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Introduction

  • Robert Boyce
Chapter

Abstract

The origins of the Second World War, like other major conflicts in history, are amenable to both a simple and an infinitely complex explanation. As the decision actually to commit troops in an aggressive act requires human agency, primary responsibility for the war rests with the leaders of the aggressor states, Hitler, Mussolini, and Tojo, along with their immediate entourages, who took the crucial decisions. This was the verdict of the war crimes tribunals at Nuremburg and Tokyo, and over 40 years of reinvestigation and reconsideration have done little to shake the validity of that judgment.1 But this is a jurist’s approach; the explanation sought by the historian is of a completely different order. It embraces the actions not only of those who directly participated in decisions for aggressive war, but of all the individuals, groups, interests, and classes who were capable of materially affecting the course of events that led to war. Moreover, it seeks to comprehend not only what they did or failed to do, but the reasons for their behaviour. Since, as A.J.P. Taylor has suggested, the Second World War may be said to have begun in September 1931 and gradually expanded until December 1941 when it involved every major power, the historian’s range of subject matter is obviously extremely wide.2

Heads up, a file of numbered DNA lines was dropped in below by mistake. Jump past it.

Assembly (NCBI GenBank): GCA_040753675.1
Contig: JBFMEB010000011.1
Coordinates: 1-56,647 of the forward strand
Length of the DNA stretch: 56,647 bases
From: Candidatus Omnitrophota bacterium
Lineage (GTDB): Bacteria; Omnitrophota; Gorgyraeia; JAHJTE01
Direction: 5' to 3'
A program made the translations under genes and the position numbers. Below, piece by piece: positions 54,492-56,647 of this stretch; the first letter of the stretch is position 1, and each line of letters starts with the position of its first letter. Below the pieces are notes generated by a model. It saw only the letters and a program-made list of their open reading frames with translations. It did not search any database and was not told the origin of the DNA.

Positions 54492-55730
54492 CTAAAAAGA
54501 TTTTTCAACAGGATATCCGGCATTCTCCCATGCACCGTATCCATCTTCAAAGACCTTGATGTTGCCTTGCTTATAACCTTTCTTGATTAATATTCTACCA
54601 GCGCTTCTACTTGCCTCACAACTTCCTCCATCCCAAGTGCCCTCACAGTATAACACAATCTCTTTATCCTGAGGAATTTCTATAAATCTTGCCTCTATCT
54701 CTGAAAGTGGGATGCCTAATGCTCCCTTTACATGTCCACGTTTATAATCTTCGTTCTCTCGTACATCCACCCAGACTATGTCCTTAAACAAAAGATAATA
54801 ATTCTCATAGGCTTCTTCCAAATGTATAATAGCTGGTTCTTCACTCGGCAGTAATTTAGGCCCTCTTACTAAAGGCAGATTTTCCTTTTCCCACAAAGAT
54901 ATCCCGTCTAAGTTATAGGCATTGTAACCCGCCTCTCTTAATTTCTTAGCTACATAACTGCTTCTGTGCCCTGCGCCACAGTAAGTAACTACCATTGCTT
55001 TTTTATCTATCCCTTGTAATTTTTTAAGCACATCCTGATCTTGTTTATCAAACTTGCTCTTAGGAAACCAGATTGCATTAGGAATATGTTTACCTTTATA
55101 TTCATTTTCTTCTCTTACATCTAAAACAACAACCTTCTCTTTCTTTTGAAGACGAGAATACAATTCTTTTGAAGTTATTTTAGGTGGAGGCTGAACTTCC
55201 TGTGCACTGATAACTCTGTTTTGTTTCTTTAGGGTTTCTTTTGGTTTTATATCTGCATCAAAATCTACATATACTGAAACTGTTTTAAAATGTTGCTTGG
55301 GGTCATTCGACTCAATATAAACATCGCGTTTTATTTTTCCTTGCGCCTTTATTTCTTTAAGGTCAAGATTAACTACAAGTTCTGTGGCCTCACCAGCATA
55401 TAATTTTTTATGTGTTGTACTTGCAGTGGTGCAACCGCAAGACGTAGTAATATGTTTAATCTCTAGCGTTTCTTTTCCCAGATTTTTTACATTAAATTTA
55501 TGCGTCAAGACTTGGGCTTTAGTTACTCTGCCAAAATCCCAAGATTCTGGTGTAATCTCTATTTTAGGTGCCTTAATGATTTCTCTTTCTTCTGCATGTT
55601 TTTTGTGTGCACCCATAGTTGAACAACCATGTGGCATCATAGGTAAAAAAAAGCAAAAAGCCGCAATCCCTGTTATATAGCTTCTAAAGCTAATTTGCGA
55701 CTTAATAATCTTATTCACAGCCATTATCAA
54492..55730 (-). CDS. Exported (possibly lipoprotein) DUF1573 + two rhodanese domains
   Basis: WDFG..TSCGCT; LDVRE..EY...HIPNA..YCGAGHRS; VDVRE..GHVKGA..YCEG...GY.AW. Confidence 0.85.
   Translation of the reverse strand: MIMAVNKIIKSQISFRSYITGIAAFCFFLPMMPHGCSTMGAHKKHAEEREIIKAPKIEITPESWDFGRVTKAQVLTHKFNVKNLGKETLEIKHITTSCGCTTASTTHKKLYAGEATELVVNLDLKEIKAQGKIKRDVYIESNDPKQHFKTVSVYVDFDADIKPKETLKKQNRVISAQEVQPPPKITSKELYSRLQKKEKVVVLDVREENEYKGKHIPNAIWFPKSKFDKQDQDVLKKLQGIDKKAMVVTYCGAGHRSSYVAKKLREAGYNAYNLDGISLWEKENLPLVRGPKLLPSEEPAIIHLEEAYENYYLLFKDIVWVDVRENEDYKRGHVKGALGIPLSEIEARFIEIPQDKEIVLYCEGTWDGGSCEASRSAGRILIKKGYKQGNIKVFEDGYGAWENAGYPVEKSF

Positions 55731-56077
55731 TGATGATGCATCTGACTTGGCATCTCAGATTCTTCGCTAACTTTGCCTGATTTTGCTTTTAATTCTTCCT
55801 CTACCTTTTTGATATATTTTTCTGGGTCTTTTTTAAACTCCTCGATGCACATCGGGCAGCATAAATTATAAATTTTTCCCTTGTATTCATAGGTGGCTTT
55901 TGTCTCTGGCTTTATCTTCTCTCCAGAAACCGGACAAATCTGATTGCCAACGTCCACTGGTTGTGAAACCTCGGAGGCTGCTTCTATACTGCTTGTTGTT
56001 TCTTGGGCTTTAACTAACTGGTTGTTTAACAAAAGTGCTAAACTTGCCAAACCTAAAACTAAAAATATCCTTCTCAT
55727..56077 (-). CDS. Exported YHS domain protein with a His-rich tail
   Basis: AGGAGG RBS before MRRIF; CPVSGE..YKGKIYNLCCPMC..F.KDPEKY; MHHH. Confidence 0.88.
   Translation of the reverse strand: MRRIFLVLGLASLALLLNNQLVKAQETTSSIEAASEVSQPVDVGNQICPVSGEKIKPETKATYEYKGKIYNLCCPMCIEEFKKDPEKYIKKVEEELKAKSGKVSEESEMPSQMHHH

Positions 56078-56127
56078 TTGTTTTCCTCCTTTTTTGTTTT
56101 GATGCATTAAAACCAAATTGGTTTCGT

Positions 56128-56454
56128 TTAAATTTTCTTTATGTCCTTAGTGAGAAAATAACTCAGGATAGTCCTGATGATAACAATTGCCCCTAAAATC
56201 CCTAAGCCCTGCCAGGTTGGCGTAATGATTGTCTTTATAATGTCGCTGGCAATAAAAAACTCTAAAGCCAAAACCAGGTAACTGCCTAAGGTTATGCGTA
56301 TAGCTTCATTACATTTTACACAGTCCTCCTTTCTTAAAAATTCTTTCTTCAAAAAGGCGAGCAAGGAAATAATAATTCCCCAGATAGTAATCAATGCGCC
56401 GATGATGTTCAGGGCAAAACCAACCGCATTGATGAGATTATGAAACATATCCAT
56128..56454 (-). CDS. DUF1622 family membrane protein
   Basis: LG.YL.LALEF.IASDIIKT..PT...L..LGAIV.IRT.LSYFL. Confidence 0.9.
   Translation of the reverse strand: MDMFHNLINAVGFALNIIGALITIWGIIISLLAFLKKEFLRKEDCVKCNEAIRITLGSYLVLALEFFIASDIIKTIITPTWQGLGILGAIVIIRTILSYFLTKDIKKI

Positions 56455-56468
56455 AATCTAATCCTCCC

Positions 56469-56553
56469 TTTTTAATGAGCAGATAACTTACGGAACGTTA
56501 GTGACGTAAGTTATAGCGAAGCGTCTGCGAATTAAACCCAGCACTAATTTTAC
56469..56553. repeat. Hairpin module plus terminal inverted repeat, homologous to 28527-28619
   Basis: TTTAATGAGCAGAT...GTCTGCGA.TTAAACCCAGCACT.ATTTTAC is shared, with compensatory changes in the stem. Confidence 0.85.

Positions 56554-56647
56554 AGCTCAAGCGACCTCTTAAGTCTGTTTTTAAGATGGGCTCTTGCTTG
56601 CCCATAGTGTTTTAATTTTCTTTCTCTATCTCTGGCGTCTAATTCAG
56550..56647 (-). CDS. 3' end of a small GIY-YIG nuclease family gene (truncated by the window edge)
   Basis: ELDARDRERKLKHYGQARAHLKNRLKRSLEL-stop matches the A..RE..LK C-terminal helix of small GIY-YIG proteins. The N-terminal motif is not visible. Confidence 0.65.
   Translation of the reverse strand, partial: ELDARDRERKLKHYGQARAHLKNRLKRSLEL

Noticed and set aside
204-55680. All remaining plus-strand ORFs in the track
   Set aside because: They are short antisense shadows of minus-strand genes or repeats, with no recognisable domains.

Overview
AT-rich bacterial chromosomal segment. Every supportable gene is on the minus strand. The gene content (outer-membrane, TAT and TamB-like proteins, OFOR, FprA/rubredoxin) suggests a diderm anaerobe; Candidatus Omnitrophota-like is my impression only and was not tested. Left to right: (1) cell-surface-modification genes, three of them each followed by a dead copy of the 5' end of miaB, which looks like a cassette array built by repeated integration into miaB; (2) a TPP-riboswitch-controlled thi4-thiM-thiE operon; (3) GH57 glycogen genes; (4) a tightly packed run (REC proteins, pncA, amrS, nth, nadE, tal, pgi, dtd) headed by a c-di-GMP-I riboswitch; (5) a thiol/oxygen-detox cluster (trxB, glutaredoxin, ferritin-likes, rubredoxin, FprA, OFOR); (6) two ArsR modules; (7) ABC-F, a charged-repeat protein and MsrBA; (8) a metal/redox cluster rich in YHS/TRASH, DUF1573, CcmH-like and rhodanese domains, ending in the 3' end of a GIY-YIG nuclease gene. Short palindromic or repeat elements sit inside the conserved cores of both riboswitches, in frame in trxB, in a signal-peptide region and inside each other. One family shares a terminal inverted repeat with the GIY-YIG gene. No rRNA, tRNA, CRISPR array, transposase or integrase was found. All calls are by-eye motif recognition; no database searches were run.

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Notes and References

  1. 2.
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© Robert Boyce 1989

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  • Robert Boyce

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